Homemade marshmallows are so easy to make. I made a batch for the B roll portion of my episode of Chopped, “Offal Surprise.” My son, Louis Dunn, was the hungry teen who jumped up and popped one in his mouth. Here’s my quick story about these dessert gems.
Today, if you want a career in food, you’ll likely start by applying to culinary school. It wasn’t always this way, especially for women. Last century, generations of young ladies (and some guys) learned food prep and science through home economics departments thanks to the land-grant university system. With the mission to provide American citizens with practical knowledge based on university research, home ec fit right in with agriculture and engineering efforts to make lives easier and more efficient. Home economists with food and nutrition degrees went to work as county extension agents, newspaper food editors, dietitians, home ec teachers, corporate consumer affairs and test kitchen managers, and food marketing and communications specialists.
In fact, I am a Virginia Tech home economics graduate; quite an unusual major during the early 1980’s when most women at that time were searching for big careers far beyond home ec. “I don’t cook,” was the fashionable mantra of the young women heading to the office in big shoulder-padded blue suits, bow blouses, and sensible pumps. This caused a severe identity crisis for home economics as many universities voted to eliminate the outdated term altogether in favor of human ecology, consumer sciences, family studies, and at Virginia Tech—human resources. What’s that?
How ironic that the foodie world would explode with artisanal and handmade everything. Meanwhile, plenty of home ec grads and I are still busy churning out clever ideas, good advice, and great home cooking thanks to practical knowledge learned in classes like Food Selection and Preparation.
More than 25 years later, when faced with a nagging question about leavening, the hard ball stage, or braising a chuck roast, I still refer to my tattered 7th edition Foods textbook and lab manual co-authored by my Foods and Nutrition professor Dr. Jean Phillips. A product of the land-grant university system with degrees from the University of Tennessee and Purdue University, Dr. Phillips was an accomplished, well-liked, no-nonsense teacher driven by the core belief that good food represents the balance between science and art.
This same philosophy drives us at Cheater Chef. We strive for balance. In an era a little too interested in perfection and confused by too many choices, it’s easy to lose sight of the reasonable middle ground and the joy of making good food in regular life with regular ingredients.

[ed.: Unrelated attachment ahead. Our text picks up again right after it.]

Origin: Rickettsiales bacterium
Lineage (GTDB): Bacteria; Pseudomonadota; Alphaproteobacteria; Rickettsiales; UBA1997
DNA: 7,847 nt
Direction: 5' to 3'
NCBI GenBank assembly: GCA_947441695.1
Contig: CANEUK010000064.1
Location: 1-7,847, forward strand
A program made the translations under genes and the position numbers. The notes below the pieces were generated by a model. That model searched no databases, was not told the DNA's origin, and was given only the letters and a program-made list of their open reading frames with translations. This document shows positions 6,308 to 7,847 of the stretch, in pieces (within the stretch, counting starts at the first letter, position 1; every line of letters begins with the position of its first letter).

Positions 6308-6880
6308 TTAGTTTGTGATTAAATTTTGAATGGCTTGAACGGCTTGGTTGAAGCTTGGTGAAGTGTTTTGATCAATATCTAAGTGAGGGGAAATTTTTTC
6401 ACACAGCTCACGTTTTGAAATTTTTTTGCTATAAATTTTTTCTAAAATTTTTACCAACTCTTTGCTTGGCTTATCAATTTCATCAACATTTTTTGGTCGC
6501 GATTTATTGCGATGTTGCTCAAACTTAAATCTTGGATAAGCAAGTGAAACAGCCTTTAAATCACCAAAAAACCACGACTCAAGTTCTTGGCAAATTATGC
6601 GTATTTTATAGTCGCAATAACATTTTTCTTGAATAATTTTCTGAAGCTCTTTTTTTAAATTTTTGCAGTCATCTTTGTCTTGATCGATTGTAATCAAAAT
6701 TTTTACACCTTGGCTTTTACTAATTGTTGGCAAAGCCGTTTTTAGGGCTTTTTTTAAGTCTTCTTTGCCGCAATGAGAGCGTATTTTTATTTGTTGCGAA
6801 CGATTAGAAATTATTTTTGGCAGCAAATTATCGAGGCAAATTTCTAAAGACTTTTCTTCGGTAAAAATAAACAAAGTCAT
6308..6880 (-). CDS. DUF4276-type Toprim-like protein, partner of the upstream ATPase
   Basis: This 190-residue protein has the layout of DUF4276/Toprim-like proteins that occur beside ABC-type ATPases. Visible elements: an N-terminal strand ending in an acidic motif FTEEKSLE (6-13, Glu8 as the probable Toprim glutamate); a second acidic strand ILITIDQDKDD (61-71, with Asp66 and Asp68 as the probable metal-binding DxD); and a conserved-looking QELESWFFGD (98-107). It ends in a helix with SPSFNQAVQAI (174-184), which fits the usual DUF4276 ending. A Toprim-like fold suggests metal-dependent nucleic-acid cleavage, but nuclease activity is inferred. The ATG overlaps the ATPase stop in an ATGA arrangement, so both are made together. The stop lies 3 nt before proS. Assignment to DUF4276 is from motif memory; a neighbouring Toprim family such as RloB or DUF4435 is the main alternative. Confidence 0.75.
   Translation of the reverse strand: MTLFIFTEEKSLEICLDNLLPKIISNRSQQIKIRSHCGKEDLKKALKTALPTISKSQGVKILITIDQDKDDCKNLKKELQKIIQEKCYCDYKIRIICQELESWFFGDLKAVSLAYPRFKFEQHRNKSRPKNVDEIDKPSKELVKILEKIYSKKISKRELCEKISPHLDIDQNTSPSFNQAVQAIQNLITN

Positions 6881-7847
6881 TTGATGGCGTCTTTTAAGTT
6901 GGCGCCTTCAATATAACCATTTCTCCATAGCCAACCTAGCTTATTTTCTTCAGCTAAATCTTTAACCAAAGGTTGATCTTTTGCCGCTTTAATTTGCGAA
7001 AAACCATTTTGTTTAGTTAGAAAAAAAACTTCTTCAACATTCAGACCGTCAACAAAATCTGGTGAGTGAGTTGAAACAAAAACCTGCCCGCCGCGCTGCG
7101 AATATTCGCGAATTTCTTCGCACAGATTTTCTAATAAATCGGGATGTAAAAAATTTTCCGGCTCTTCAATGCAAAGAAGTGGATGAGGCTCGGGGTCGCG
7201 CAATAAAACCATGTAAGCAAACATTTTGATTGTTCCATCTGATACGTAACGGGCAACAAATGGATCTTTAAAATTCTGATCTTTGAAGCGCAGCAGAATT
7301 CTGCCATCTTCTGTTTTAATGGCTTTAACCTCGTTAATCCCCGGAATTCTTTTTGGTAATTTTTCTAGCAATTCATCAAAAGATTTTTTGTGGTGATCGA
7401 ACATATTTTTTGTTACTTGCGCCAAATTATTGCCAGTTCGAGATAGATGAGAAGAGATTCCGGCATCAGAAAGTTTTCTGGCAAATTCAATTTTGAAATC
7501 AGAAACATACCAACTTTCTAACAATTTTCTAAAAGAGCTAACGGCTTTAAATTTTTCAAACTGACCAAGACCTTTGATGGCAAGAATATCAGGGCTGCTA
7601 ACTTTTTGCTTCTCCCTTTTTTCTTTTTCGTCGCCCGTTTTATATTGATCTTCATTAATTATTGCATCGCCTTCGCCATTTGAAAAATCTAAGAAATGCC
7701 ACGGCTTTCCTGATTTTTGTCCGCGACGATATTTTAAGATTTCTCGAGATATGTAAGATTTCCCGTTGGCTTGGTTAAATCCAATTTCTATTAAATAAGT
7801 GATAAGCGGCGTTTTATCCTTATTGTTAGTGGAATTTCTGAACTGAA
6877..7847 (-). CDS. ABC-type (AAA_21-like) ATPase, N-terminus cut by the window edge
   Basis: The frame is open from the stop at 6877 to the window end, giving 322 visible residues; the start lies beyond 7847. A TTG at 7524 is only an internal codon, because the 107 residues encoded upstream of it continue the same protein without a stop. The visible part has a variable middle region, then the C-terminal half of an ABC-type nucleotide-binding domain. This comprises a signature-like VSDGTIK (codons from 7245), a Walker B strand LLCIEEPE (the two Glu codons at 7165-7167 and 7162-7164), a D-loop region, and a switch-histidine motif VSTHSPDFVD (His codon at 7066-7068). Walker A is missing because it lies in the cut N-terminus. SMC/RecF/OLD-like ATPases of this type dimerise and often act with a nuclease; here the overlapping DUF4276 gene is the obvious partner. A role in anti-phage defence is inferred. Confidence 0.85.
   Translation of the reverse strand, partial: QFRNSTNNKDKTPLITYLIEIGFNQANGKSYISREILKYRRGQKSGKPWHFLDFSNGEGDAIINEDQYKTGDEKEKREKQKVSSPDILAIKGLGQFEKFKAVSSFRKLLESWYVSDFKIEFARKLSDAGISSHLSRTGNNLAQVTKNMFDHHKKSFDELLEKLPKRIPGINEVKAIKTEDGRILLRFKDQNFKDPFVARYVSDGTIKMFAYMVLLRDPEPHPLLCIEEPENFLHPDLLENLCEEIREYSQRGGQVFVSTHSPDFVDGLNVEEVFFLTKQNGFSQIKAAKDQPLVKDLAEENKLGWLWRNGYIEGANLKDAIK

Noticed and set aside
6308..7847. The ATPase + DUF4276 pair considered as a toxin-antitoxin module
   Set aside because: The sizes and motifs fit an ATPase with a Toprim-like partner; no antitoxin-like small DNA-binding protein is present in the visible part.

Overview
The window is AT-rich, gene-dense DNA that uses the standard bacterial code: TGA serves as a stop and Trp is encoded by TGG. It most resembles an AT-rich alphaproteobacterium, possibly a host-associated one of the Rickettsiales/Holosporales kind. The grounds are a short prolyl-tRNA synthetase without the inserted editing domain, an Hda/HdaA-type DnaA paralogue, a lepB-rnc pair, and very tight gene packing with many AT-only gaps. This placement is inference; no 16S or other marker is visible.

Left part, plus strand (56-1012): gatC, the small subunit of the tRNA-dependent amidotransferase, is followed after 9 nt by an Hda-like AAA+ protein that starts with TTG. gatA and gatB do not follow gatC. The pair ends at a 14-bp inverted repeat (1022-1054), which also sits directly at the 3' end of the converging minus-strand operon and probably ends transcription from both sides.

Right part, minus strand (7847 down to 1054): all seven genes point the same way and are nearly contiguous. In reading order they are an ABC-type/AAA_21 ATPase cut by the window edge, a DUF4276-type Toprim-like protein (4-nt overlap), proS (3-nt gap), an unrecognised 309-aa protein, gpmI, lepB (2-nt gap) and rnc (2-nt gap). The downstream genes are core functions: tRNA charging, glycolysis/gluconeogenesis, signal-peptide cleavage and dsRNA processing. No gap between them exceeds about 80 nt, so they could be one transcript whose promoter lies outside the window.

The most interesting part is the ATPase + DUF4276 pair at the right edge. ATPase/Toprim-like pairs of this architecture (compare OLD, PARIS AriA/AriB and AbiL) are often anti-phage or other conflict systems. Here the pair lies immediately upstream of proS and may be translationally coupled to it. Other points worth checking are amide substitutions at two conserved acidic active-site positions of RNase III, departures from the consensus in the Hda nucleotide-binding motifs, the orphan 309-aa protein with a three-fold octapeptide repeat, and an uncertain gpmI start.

For example, well into my food marketing career in the late 1990s, a Dr. Phillips’ moment occurred at swanky Jean-Georges in New York City. The epiphany was a tiny tray of pristine homemade marshmallows, some flavored with lavender. Worlds collide! Dr. Phillips’ candy lab morphed into five-star gastronomy. A little practical home ec food science blended with a little-checkered pants pizazz. It’s all perception. You, too, can blend art and science and enjoy the power of homemade marshmallows in your own kitchen candy lab.
I like to wow dinner guests with a plate of homemade marshmallows. Seals the deal every time. Once at a lively dinner with the neighbors, I passed a plate of vanilla and peppermint marshmallows to accessorize rich chocolate Cheater Chef Pot de Creme. Everyone went nuts—-a simple Cheater Chef moment of balance thanks to Dr. Phillips and Jean-Georges.
- 2 cups of sugar
- 1 ¼ cups water
- Pinch of salt
- 2 packages unflavored gelatin
- Flavoring extract of your choice (1 teaspoon vanilla, ½ teaspoon peppermint extract, ½ teaspoon lemon or orange extract)
- Powdered sugar
Combine the sugar and ½ cup of the water in a small saucepan.
Bring to a boil over medium-high heat and cook until the mixture reaches the soft-ball stage (240°F).
While the sugar mixture is cooking, combine the gelatin and remaining ¾ cup of water in a glass or metal medium mixing bowl, preferably the mixing bowl that goes with your stand mixer.
Stir to blend and soften the gelatin.
Pour the hot syrup into the gelatin and beat with an electric mixer until it becomes fluffy and white and holds its shape.
This will take about 10 minutes so a stand mixer is easier to use. Stir in the flavoring.
You can divide the marshmallow mixture into two bowls and add different flavorings to each half. Use half the amount of extract called for in the ingredients.
Dust a 9 x 13-inch baking pan or two 8-inch baking pans with powdered sugar.
Spread the marshmallow mixture into the prepared pan or pans. Cool until set.
Cut the marshmallows into squares with a sharp knife and roll each marshmallow in powdered sugar.
Store at room temperature in a covered container. Makes about 36.